This spring, the Mewborn family added six more broiler houses to the farm. “We really didn’t change much,” Wesley said, “other than moving the brood area to the middle.” We plan on installing the Hired Hand Farm Manager system to provide real-time remote monitoring. It will give me the ability to check conditions in the houses and even make changes when I’m not there. It ties into the Farm Alarm and notifies me when there’s a problem.”
“Chicken farming is a great lifestyle for a family. My kids, Layla and Macy, come to the farm every day, and that means a lot. Robin and I feel like we are building a good business and good family.”
With the majority of U.S. pigs finished in confinement style facilities, a 12-pound weaned pig will spend at least four months on slatted concrete floors. As the industry moves from gestation stalls to group housing designs, slat quality becomes an important factor. Rather than being confined to a small slatted area, sow movement over an entire slatted pen subjects them potential injury from defective flooring design.
Good concrete slat design, construction, and maintenance can minimize foot and leg problems associated with swine production.
The most critical feature in slat design is producing slats with a flat top surface. Slats with uneven and inconsistent surface place additional stress on pig’s feet and joints.
Many methods used for producing concrete slats consist of placing wet cast concrete into multiple steel forms and hand troweling to finish. It is harder to build slats with a consistently flat surface by hand finishing methods.
Machined slats are produced with a different process that eliminates the uneven surface found on hand cast slats. Automated Rotoscreeds “strike off” the mold creating a level, uniformly flat top that is easier for pigs to move across.
Slat longevity is an important consideration as worn or damaged areas create uneven surfaces that can injure pigs. Slats built using concrete with a low water-to-cement ratio are longer lasting and more resistant to wear.
The water-cement ratio refers to the ratio of the water weight to the cement weight used in a concrete mix. A lower ratio leads to higher strength and durability but makes the mix difficult to work with and form. For this reason, most slats are produced with wet cast concrete using a water-cement ratio of 0.5. Machined slats are manufactured from dry cast concrete with a water-cement ratio of less than .39.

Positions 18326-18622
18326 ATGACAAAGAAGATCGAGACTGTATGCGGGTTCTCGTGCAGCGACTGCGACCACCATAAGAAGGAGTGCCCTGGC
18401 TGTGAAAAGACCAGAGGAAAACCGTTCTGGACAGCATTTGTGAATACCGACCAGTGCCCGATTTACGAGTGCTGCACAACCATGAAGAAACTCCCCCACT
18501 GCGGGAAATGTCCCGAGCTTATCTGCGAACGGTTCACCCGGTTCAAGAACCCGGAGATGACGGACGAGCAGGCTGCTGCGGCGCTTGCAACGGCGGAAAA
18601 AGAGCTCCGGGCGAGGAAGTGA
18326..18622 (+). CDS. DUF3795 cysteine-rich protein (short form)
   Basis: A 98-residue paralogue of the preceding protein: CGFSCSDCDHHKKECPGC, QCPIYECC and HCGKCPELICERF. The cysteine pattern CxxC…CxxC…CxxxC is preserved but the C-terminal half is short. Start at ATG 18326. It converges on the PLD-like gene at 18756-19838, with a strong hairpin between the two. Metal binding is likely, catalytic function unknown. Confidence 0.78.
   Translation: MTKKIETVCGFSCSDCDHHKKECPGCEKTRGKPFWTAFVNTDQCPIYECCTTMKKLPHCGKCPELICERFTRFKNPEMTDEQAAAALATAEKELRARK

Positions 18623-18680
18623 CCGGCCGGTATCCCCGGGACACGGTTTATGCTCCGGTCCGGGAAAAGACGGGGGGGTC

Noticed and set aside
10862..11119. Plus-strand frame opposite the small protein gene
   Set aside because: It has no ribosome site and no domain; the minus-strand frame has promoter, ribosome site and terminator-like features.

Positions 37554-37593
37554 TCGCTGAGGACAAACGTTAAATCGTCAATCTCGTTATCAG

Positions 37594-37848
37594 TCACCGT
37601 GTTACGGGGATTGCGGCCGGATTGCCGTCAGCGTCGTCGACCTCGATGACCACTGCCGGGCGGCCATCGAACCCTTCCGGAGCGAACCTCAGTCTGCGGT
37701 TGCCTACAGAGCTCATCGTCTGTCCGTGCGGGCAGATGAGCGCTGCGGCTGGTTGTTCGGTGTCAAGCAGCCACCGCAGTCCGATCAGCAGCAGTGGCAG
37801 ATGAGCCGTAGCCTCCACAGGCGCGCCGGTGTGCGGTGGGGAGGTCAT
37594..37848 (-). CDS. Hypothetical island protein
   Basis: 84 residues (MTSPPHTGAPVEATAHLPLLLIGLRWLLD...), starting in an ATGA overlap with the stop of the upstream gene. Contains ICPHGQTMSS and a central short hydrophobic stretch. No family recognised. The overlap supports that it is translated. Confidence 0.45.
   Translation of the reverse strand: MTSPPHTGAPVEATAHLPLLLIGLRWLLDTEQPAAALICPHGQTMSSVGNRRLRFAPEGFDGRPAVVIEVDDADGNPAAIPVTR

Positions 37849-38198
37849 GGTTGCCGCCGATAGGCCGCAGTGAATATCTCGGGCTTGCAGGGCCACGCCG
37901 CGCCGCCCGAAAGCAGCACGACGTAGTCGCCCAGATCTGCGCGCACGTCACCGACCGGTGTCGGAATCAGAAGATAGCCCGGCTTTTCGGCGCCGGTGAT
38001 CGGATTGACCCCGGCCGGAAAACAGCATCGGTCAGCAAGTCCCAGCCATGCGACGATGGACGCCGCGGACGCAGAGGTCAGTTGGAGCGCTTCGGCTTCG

A cubic yard of wet cast concrete formulated with 500 pounds of cement contains 250 pounds of water, while a dry cast mix only contains 195 pounds. As the excess water leaves during the curing process, it creates microscopic pores that reduce the final strength of a slat. Compromised slat strength can lead to many problems down the road, including expensive repairs, equipment damage and injury to pigs and farm personnel.
Maintaining surfaces and edges of slats, as they wear over time, is essential in providing pigs with a comfortable flooring surface. Areas around waterers and feeders are the first to show significant damage. When the need arises for concrete slat repair, choose a repair mortar designed for slat repair versus generic concrete repair products. Mortars designed for slat repairs feature cement and epoxy formulations with higher cure strengths and faster cure times. The amount of damage will determine the type of repair product needed. For simple repairs, less than 1/4″ in depth, a cost effective cement mortar can be used. More severe corrosion requires the use of epoxy mortars to hold the repair patch in place. Hog Slat offers a complete range of concrete repair products from Vanberg Specialized Coatings that can be used to repair worn and damaged slats with minimal downtime. For more information on slat repairs see the DIY video at http://www.hogslat.com/con-korite-xtra-mortar-kit.
Choosing concrete slats with a level surface and uniform openings provide growing pigs and group housed sows with secure footing to minimize foot and joint injuries.
To learn more about Hog Slat’s machine produced slats go to http://www.hogslat.com/concrete-slats.